27.3. – 6.5.16
Many people praised Lesotho – the little kingdom in the mountains, so we decided to visit it. The departure of South Africa was easy, they just put a stamp in the passport that’s it. Even the Carnet wasn’t of interest. But in Lesotho the customs office was trained very well and hence he wanted to see our Carnet. He know how to fill in the form and explains everything very kindly. Lesotho welcomes us without any fences – that felt really good after Namibia and South Africa. Special though that beside every house you find an external shithouse. When we left Lesotho back to South Africa we had to force the customs officer to stamp our Carnet. The South African just wanted us to drive on.
On the way
At the lake of Elliot we found our most liked camp site since we are in the very South. Though we had to drive through the river as the bridge wouldn’t have carried our weight. Actually it’s an official camp site with an abolution block and so on, but in reality it’s not in service anymore and therefore we are completely alone with our private lake and game. In the afternoon the police celebrate some pensioner, so we are well guarded.
To reach the beautiful places on earth we are equipped with all-wheel-drive, saw and machete. But we have days where we cut our way for many kilometres. We not only feel like roadmaking workers, but we indeed are road workers. That makes us so tired, that we hardly can enjoy the hard-earned space.
We can certainly drive over passes, even steep and high ones, but not the famous Prince Alfred Pass, that one is far too narrow, we have to turn around on a space smaller than a towel. Naudes Nek, the highest pass of South Africa with 2650 m above see level, we master successfully as well as the Mafika-Lisiu with 3000 m in Lesotho.
After many years of electronic communication we got the opportunity to meet Brigitte and Edy in Knysna. We both accepted a couple of 100km detour for that. It was a great experience to see both in person. We spent a few days together with very windy weather and determined that we have a good deal in common.
With Heike and Danny we get together in the Mountain Zebra National Park. We chatted endlessly und our paths crossed again in the Royal Natal. We shared a campsite and had some fantastic days together.
In Lesotho we met Babsi and Jörg and spent some entertaining and enjoyable days with each other. We even continue our journey to another place together. Much later at the Albert Falls Lake we see them again – a good reason for a little party.
One important part of our way of travelling is indeed meeting other overlander – a kind of “being at home” feeling emerges then.
The little hike we did in Nature Valley is indeed easy and flat, but really nice. Unfortunately nobody told us, that you have to cross a 4m deep pond. We imagined all the sort of funny creatures which might live in there and decided to not swim through.
In the national park Tsehlanyane we walked to the waterfall. On our way up we could observe a single ant killing a much bigger caterpillar on her own and even removing the much bigger catch. We are really happy, that ants are not bigger than they are!
For sure every Swissy wants to climb up to the peak. In the Golden Gate National Park we lost our way and encountered a couple from Bern. But we never reached the peak, because the bad weather combined with old age sanity let us turn back.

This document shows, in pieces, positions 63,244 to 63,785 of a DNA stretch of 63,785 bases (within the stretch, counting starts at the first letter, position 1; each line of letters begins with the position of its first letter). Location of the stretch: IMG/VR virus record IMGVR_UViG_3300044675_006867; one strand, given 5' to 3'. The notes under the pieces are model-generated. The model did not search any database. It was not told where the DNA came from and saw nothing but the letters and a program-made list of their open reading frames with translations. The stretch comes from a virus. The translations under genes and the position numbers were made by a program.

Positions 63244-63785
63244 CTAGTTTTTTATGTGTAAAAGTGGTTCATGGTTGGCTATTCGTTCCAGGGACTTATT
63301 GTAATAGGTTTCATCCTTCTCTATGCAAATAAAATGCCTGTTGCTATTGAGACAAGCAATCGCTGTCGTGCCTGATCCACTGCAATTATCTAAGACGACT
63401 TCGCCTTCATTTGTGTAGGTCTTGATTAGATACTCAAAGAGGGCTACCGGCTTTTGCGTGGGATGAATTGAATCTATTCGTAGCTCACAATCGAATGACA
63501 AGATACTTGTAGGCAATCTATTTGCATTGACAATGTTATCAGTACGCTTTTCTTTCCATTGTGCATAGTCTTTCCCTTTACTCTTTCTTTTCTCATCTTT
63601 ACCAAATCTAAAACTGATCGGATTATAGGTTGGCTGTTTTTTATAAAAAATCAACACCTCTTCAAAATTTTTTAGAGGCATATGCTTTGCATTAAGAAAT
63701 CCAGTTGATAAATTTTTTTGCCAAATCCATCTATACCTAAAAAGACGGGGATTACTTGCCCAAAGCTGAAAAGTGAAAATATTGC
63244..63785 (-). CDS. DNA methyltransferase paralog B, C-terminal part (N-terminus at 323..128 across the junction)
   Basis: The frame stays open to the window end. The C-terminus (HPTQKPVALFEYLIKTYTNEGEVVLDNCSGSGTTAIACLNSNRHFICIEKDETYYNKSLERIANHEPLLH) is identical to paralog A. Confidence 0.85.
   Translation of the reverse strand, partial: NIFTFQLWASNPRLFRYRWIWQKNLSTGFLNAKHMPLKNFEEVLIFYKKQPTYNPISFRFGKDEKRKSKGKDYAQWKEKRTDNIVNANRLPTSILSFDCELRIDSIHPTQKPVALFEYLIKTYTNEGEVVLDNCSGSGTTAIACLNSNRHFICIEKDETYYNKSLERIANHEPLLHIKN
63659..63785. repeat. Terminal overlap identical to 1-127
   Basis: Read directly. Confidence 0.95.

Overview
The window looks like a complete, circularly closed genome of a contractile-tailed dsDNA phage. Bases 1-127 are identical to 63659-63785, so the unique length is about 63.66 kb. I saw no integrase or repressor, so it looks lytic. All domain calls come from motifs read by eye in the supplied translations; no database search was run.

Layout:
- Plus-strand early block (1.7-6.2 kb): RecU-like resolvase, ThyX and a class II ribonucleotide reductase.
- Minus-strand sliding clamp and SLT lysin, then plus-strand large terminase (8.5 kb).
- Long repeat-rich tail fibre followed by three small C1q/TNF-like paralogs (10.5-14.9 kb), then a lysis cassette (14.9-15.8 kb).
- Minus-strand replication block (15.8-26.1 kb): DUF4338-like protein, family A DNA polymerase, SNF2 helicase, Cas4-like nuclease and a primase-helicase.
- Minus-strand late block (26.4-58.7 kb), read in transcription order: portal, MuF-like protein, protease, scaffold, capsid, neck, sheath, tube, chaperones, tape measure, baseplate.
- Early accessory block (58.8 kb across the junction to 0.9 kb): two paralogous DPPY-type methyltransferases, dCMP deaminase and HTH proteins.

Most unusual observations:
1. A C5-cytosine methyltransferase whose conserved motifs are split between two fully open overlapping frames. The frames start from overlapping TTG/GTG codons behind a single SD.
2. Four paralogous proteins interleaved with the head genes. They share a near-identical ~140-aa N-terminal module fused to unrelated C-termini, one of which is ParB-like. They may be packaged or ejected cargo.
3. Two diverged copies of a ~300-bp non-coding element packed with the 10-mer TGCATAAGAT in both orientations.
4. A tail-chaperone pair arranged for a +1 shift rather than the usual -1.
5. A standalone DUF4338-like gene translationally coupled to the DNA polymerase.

The brand new original alternator which has been exchanged from MAN in Cape Town gave up again so we cannot charge the battery of the cabin anymore while driving. Luckily it’s less fatally here in Africa than it would have been in Iceland. Here we have sunshine every day and our solar plant can demonstrate its power.
With MAN in Pinetown we seem to be lucky. We met experts in their field, who we can trust. We are comfortable that they will make Globi now really off-road capable.
Highlights and low points
We learned that in the village where we stay overnight a huge regional kindergarten competition is going to happen the other day. As is known we are big fan of children and so we decided to stay und to have a look. What we end up with was just hilarious. Hundreds of mini busses with teacher, moms and kids arrive. The women are cheerful and in an extreme good mood for partying. We got carried away by this party tornado. Taking pictures and filming is not only allowed but definitely welcomed. We are not sure anymore if we have been more the photographer or the model. The loud music and the dancing women made us happy and we went home full of vim. It felt authentic and like having been part of the local festival.
On one of the small mountain roads we met a typical Buggy. In the middle of the track he stopped and obviously hoped that we disappear in the air. After quite a while he finally drove at right angles with the track towards the bank. We are not sure if he did that awkwardly or calculatingly. But nevertheless we then could pass. While we were crossing he slipped from the brake – deliberately or not – and hit our truck. He jumped out of his car and claimed that we drove against his Buggy (most likely his car would have a different look if we really hit him). And of course he wanted money, despite the fact, that his pretended damage was hard to detect, but Globi’s damage was big and obvious. We denied giving any money. The other day the police visited us – would be interesting to know how they found us – assuming that they could squeeze some money out of our pockets. At length we explained that the unskilled other driver would need to pay us, not we him. After a longer discussion they left us and didn’t come back a day later. Although they promised to do so.